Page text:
De-Carbonisation is the future for UK Rail

September 15, 2021

The IPCC is unequivocal: we must take urgent action to curb global heating and prevent catastrophe

Scientists have given Governments across the World in recent weeks stark warnings; action must be taken now to prevent catastrophic global warming. July 2021 was the hottest month every recorded on Earth, and we have seen extreme heatwaves in North-Western America and Canada. We have seen unprecedented flooding in parts of Belgum and Germany. De-carbonisation is the only way forward, whether that is powering our homes and factories via renewable energy sources and our transportation via electric means or planting hundreds of millions of trees Worldwide. The UK Government has committed to net zero carbon by 2050. A key aspect of delivering this is de-carbonisation in the Rail industry.

Earlier in the year as reported in the Global Railway Review (March 26 2021) The Railway Industry Association (RIA), the voice of the UK rail supply community, announced its new RailDecarb21 campaign, calling on the UK government to redouble its efforts to decarbonise the rail network ahead of the 2021 United Nations Climate Change Conference (COP26). Launched in a speech by RIA’s Chief Executive, Darren Caplan, the decarbonisation campaign calls on the UK government to begin a rolling programme of electrification and to start fleet orders of hydrogen and battery rolling stock in order to meet the UK’s ‘Net Zero by 2050’ target and to show global leadership ahead of the Climate Change Conference in Glasgow.

Darren Caplan, Chief Executive of the Railway Industry Association, said: “Our rail network is already a low carbon form of transport, contributing only 1.4 per cent to the UK’s domestic transport emissions and just 0.5 per cent of the UK’s total carbon emissions. Yet, we have clear targets from government to meet – to remove all diesel-only trains from the network by 2040 and to help the UK secure its commitment to achieve Net Zero by 2050.”

Darren continued: “That is why we vitally need to begin a rolling programme of cost-effective electrification, which can be delivered at up to 50 per cent less than the cost of certain past problem projects. And we also need to see orders of hydrogen and battery trains, which the industry is ready to deliver.”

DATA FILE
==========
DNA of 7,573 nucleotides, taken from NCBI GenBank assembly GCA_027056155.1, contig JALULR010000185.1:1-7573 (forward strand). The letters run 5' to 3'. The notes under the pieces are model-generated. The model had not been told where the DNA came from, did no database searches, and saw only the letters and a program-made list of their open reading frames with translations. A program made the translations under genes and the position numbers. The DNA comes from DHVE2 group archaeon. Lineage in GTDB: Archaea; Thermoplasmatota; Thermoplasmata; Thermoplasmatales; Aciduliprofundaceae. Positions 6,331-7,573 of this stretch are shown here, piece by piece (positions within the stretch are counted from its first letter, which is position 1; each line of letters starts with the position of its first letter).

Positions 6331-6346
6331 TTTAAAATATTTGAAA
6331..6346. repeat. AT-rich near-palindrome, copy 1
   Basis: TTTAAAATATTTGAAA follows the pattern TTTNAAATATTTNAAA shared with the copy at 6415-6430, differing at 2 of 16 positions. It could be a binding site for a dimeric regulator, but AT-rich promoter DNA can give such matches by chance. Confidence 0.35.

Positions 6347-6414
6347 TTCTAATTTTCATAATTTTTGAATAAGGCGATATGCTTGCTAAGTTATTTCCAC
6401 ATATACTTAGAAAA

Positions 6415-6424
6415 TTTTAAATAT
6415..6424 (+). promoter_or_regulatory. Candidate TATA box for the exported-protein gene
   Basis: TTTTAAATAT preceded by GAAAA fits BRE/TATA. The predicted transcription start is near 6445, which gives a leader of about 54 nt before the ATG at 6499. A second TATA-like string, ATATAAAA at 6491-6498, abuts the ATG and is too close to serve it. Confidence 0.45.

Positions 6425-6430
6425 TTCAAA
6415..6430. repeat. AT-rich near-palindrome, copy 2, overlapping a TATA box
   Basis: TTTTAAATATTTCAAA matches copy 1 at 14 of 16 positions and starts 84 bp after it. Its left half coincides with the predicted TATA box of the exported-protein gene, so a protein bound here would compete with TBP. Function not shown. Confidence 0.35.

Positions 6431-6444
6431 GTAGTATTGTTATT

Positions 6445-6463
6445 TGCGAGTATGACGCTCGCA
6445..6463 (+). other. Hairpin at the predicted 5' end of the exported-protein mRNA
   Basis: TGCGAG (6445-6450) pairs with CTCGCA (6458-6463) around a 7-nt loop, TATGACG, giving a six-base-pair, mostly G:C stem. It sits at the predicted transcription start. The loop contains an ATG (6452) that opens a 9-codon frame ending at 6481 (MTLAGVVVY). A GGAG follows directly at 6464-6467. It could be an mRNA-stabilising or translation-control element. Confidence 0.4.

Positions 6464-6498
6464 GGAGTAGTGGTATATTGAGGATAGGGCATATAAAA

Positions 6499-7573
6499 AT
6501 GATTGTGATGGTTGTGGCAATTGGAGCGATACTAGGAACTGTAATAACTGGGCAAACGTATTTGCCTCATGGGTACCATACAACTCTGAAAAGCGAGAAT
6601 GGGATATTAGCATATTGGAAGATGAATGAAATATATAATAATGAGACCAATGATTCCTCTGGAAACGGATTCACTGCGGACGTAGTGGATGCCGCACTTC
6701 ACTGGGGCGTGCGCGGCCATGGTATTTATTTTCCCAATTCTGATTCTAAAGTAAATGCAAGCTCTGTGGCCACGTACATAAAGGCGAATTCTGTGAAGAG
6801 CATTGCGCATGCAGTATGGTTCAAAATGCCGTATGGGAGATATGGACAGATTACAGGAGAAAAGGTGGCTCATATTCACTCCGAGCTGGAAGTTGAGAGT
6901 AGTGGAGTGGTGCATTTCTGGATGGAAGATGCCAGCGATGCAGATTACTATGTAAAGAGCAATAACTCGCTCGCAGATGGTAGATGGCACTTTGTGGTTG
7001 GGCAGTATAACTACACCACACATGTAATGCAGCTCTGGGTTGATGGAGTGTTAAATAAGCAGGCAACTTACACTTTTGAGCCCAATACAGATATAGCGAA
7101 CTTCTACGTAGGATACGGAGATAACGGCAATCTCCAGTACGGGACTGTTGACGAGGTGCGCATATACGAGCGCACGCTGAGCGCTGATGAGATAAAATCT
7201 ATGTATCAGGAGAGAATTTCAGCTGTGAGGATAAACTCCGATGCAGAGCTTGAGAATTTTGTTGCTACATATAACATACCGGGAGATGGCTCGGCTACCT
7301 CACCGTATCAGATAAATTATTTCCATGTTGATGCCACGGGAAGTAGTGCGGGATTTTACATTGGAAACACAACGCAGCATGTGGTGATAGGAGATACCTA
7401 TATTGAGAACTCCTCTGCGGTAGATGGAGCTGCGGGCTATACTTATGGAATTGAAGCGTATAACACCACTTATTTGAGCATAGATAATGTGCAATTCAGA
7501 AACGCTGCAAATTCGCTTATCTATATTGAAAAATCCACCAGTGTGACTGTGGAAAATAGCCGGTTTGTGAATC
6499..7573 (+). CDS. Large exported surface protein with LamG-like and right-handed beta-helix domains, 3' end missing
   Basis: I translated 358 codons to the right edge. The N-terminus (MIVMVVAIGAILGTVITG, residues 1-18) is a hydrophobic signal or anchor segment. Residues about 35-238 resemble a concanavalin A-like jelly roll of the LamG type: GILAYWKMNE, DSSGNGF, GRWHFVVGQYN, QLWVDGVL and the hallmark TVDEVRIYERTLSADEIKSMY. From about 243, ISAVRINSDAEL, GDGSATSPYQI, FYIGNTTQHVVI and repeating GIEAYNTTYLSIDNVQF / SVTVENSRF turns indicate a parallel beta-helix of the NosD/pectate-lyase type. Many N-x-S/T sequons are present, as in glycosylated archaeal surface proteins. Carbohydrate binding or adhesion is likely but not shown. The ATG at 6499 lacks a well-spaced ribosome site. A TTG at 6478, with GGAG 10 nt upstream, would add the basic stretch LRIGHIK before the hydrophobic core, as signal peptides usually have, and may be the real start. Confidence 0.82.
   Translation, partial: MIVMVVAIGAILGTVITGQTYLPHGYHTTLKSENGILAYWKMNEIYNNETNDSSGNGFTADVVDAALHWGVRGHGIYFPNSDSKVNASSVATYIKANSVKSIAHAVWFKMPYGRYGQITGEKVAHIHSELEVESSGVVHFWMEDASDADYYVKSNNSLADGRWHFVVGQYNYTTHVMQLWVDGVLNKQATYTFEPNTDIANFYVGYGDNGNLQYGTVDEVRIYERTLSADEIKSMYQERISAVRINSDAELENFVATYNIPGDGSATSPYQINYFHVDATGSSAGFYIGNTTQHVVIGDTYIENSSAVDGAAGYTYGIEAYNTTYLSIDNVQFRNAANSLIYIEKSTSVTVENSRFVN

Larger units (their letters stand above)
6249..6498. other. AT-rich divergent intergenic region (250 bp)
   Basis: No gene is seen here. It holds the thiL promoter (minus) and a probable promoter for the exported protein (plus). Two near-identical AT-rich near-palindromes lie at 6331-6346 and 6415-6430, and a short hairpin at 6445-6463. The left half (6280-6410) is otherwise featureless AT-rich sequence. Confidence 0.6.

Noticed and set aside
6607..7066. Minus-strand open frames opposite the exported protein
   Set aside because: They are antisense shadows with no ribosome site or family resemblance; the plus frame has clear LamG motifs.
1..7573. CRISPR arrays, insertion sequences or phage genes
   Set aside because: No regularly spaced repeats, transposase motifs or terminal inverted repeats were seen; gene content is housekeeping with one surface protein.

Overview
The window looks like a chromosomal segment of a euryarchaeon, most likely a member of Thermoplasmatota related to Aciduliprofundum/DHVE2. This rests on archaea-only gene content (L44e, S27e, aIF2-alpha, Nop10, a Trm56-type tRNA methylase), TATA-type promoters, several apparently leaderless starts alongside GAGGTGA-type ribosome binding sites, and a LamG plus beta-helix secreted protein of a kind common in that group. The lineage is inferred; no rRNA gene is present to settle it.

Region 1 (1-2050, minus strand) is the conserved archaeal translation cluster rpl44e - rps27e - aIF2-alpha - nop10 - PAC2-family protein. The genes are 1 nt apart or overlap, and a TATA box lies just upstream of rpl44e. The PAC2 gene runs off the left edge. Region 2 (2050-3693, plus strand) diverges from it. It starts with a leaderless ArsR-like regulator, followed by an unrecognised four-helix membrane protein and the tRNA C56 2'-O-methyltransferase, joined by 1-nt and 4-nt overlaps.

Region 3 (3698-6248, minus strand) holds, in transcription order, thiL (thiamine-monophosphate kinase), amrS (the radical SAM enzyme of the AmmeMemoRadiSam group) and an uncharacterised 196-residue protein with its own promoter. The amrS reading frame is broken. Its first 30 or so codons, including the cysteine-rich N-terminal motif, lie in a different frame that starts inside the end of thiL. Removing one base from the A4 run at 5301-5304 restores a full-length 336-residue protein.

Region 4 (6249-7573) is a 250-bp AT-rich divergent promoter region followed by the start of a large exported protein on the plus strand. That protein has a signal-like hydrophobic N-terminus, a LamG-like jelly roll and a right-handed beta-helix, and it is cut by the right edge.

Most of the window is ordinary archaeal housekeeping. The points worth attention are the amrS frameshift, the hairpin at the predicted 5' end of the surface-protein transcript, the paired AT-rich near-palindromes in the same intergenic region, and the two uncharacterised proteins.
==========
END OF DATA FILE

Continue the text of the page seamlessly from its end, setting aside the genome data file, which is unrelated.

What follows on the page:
These schemes are seeking approval or confirmation:

  • HS2 Phase 2b – the route for Phase 2b from Crewe to Manchester and West Midlands to Leeds is awaiting publication of the Integrated Rail Plan by the government. Phase 2b will also include electrification of the existing Erewash Valley and Midland Main Line route between Alfreton and Sheffield.
  • Leeds to Manchester – The National Infrastructure Commission High Speed North report called for the full trans-Pennine (Manchester to Leeds) rail route to be electrified and upgraded, but the Transport Secretary has been quoted as saying that full electrification is unlikely. Only electrification can deliver the quicker more reliable journeys, over the Pennine gradients, needed for the economic prosperity of these cities. Network Rail has submitted a Transport and Works Act Order application for electrification between Huddersfield and Leeds and four-tracking between Huddersfield and Dewsbury, which Boston Rail supports because this section is the slowest, most difficult and most capacity constrained on the route. Initial funding has been approved and work is expected to start in 2023.


Boston Rail are a champion of electrification, it helps reduce carbon emissions, is more sustainable, and creates thousands of jobs for rail workers. This is also an opportunity to address the acute skills shortage in the industry and Boston Rail believe in giving ex-forces individuals (and those from similar sectors such as aviation and automotive) an opportunity with a tailored training and development programme to help them develop and ultimately add value to the sector. Developing new digital skills is important for the future and Boston Rail invest in the operatives we provide to all the sectors in which we operate in the UK and further afield. Boston Rail have developed a 2-year training plan from an entry level candidate to an OLE operative incorporating OLEC 1, 2, 3 training courses. With customer commitment to give new entrants experience this approach will help meet the industry’s significant demand for new talent to help the sector grow in the future, and above all ultimately help deliver zero net carbon by 2050.

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